vegan egg nog affogato

 

A lazy Sunday afternoon, sun shining on the glistening snow, baby’s napping, the Christmas tree is lit and my healthy egg nog is getting brewed up.  A little bit of rum for the holidays and my new adult colouring book: a sublime Christmas holiday afternoon.

After my last post, I got so many requests for my healthy egg nog recipe, so I thought I would share.  The cashews lend a mellow flavour and a creamy texture.  Add all the traditional flavours, with a couple newbies….what a treat! My favorite way to serve it?! Warmed with bit of rum, over a scoop of vegan ice cream (I use this one), Affogato style.  So here it is, a quick post to share the love…then I need to get back to Christmas festivities with my fam 🙂

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vegan egg nog

 

Egg Nog Affogato

Makes 3 cups before rum

Ingredients:

1 cup raw, unsalted cashews, soaked overnight in water to cover *

2 cups pure filtered water

1 cup full fat coconut milk

5 Tablespoons honey

1 teaspoon vanilla powder

3/4 teaspoon true cinnamon

1 + 1/8 teaspoon fresh nutmeg

1/8 teaspoon clove powder

pinch of salt

Cognac and Rum at your discretion 🙂

Vanilla Ice Cream like this vegan one 

 

Directions:

Rinse the cashews in clean water and transfer to a high speed blender.  Add 2 cups of pure, filtered water and blend on high until a “milk” as formed.  Strain through a mesh bag or cheesecloth into a clean container. You can keep the cashew “meal” in the freezer for baking at a later time.  Rinse out the blender and then transfer the cashew milk back into the blender. Add the coconut milk, honey, vanilla powder, cinnamon, nutmeg, clove powder, and salt.  Add rum, or cognac and rum for a holiday treat 🙂

Enjoy cold, at room temperature, or gently heated and poured over a scoop of vanilla ice cream.  

 

*I prefer cashews as they yield a smooth and creamy consistency and a mellow flavour.  However, feel free to experiment with  other bold nuts like hazelnuts and brazil nuts.  

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Christmas has always been my favorite holiday. The joy of giving a present and seeing someone’s face light up, the generous man who buys a homeless stranger a pair of boots in the blistering cold, the woman who takes her children to the soup kitchen to show them the true meaning of Christmas, the overzealous coffee barista who makes extra special latte art for the stressed out father. Everyone seems to give a little more. It’s a time for friends and family to get together more than they normally would, and show their gratitude for their love and friendship through the ritual of gift-giving.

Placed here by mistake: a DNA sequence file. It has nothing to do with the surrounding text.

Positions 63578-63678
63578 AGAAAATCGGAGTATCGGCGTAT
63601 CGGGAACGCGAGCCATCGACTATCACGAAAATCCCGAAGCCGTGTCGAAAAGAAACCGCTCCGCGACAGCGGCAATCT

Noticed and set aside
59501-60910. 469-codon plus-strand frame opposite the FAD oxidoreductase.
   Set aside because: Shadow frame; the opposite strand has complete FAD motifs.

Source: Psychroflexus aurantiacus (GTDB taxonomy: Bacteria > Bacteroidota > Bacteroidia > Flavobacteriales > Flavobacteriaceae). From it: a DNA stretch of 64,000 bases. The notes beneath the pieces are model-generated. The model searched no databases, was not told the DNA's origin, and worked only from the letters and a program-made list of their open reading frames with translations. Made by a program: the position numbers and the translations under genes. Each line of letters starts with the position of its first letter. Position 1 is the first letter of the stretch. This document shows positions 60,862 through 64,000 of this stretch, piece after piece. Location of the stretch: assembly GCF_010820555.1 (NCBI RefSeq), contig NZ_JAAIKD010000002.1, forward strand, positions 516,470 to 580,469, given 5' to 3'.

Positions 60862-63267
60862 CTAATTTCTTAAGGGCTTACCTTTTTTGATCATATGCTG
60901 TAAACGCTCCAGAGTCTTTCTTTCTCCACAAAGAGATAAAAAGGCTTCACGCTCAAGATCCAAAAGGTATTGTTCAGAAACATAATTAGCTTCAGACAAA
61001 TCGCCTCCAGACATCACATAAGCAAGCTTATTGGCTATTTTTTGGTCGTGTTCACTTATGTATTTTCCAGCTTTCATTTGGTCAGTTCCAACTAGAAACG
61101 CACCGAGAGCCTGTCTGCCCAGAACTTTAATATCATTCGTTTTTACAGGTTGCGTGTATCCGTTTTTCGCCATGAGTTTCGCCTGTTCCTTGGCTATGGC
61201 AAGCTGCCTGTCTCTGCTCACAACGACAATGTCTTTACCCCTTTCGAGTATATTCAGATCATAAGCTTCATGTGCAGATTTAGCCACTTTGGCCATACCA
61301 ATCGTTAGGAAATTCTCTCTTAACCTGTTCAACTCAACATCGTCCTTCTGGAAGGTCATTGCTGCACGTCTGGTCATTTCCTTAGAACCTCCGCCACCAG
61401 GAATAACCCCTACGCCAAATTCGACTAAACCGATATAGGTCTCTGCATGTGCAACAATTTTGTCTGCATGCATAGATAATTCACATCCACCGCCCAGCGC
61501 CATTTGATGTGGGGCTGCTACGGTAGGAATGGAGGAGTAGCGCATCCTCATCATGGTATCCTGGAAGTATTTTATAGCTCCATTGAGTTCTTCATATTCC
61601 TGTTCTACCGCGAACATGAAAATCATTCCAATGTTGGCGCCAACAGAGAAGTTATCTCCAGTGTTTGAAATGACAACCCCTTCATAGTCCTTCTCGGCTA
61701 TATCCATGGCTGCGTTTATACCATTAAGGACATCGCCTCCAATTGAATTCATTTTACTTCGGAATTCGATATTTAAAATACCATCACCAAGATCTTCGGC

Over the past few years, giving homemade Christmas gifts has become something I really enjoy. It might be cliché but it’s so true: this season really is all about love. So why am I making gifts instead of buying them? To me, giving a homemade gift feels more sentimental, more genuine. I become more present in the moment and in the season. It doesn’t have to cost a fortune, or take a lot of time, you feel the love with each gift you make and you hope the recipient does too. And that’s what food is to me: love.

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In honor of being more genuine and more present this holiday season, I want to share three edible Christmas gifts that will work for anyone on your list, even the pickiest of eaters. I mean, who doesn’t love chocolate?! As a Holistic Nutritionist I am always looking for ways to sneak in a bit of nutrition into my food so I’ve come up with three healthy, easy, and thoughtful options. First, an immune-boosting pear and fennel chutney, a perfect accompaniment to a cheese board, a roasted pork loin, a curry, with yogurt and granola, or even on top of hummus. Next are the chocolate barks, an easy way to hide superfoods like rose water, schisandra, ginger and nuts. Last, I wanted to include a super-simple infused olive oil. You can add pretty much anything to these oils, such as chili peppers or pink peppercorns, but I opted for a festive rosemary and crushed garlic variety. 

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The holidays are also a time for community and what better way to show my appreciation for my community than to partner up with our local magazine “Dote”.  You can find these recipes and some ideas for diy wrapping over on Dote Magazine’s blog.